Author + information
- Received August 5, 2015
- Accepted August 13, 2015
- Published online December 28, 2015.
- Nicolas Piliero, MSc∗∗ (, )
- Fréderic Thony, MD∗,†,
- Gerald Vanzetto, MD, PhD∗,‡ and
- Gilles Barone-Rochette, MD, PhD∗,‡∗ ()
- ∗Department of Cardiology, University Hospital, Grenoble, France
- †Department of Radiology, University Hospital, Grenoble, France
- ‡INSERM, U1039, Radiopharmaceutiques Biocliniques, Grenoble, France
- ↵∗Reprint requests and correspondence:
Dr. Nicolas Piliero OR Dr. Gilles Barone-Rochette, Department of Cardiology, University Hospital–BP 217 X, 38043 Grenoble Cedex 9, France.
A 96-year-old man was referred to our cardiology center for a transcatheter aortic valve replacement (TAVR). Pre-implantation transthoracic echocardiography showed preserved ejection fraction, mean transvalvular pressure gradient at 46 mm Hg, aortic valve area of 1 cm2, and maximal aortic jet velocity at 4.1 m/s, confirming severe aortic stenosis. Aortic annulus diameter was 25 mm as measured by transesophageal echocardiography, and its surface was 671 mm2 by 3-dimensional multidetector computed tomography (Figures 1A and 1B). A 29-mm Sapiens XT valve (Edwards Lifesciences, Irvine, California) was implanted using left transfemoral access. During prosthetic valve deployment, contrast extravasation into the pericardium occurred (Figure 1C) causing cardiac shock and pericardial tamponade demonstrated by transthoracic echocardiography. Percutaneous pericardiocentesis and fluid infusion were immediately performed allowing hemodynamic stabilization. Tissue glue composed of a 1/1 mixture of N-butyl-2-cyanoacrylate (Histoacryl) and Lipiodol (B. Braun, Melsungen, Germany) was injected into the perforation using a Progreat microcatheter (Terumo Corporation, Tokyo, Japan) introduced through a 6-F Amplatz left guiding catheter (Medtronic, Dublin, Ireland) (Figure 1D). This successfully stopped the pericardial effusion (Figure 1E) and allowed the procedure to be completed without further complications. The patient was discharged 5 days after the valve deployment.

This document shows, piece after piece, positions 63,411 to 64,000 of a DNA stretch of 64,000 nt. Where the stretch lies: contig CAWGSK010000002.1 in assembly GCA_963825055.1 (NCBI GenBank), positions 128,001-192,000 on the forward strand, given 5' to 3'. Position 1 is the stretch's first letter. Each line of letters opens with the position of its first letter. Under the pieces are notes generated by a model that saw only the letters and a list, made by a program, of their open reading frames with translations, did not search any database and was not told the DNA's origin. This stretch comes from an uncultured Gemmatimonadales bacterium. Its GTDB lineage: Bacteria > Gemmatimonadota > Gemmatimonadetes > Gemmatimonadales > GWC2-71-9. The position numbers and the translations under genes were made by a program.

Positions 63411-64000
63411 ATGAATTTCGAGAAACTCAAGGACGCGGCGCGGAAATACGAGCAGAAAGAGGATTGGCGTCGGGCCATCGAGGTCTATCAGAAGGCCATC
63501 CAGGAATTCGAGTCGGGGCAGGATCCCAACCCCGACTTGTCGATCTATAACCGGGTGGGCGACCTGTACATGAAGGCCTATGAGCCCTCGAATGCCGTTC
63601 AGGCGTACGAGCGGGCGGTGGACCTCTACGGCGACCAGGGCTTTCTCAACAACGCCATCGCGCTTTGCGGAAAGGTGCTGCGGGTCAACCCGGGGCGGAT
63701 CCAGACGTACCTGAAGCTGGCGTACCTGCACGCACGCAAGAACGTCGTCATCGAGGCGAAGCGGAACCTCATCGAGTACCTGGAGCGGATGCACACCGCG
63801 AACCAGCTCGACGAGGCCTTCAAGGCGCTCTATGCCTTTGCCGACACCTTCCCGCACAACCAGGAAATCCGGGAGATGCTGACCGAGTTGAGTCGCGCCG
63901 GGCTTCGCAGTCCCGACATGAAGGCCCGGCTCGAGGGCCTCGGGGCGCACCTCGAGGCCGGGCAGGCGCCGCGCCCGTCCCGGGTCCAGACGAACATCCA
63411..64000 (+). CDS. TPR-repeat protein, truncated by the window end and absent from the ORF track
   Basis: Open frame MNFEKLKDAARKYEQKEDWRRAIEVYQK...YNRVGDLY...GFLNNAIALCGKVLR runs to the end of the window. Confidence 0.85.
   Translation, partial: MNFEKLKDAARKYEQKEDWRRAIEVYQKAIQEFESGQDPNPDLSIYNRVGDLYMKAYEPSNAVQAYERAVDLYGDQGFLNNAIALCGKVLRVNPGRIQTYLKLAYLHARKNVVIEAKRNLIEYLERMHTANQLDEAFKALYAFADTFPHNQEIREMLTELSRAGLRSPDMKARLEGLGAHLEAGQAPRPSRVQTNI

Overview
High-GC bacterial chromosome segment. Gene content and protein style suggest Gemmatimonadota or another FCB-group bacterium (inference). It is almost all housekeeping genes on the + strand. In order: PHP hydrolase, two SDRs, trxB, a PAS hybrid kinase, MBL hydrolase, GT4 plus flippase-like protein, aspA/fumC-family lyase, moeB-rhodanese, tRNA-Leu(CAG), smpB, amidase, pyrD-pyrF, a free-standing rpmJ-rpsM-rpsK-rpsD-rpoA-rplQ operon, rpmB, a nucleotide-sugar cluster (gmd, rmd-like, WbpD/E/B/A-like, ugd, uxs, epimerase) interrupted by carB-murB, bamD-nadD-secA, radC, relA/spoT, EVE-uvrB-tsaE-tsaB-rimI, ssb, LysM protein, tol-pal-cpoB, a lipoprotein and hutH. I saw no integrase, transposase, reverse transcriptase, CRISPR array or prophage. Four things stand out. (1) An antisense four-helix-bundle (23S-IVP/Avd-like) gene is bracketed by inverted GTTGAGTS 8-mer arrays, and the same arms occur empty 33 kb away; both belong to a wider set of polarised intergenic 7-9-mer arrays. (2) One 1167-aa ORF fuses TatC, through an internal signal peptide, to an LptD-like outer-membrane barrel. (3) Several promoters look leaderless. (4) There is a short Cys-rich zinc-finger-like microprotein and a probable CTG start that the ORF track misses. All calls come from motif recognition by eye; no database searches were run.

Aortic rupture occurs in about 1% of all TAVR implantations (1,2). Potential causes include radial forces during valve deployment inducing tissue overdistention along with calcification of the annulus and/or valve leaflets (1). Depending on the severity and location of the perforation, treatment can include: cardiac surgery, isolated percutaneous pericardiocentesis, or a conservative strategy (1). N-butyl-2-cyanoacrylate is a tissue glue that has the capacity to harden immediately when in contact with blood. The adjunction of oily radiopaque substance (Lipiodol) delays polymerization and allows radiopacity (3). Thus, reported here is a novel potential treatment for aortic rupture during TAVR by an endovascular approach.
The authors thank Raphaëlle-Ashley Guerbaai for editorial support.
All authors have reported that they have no relationships relevant to the contents of this paper to disclose.
- Received August 5, 2015.
- Accepted August 13, 2015.
- American College of Cardiology Foundation
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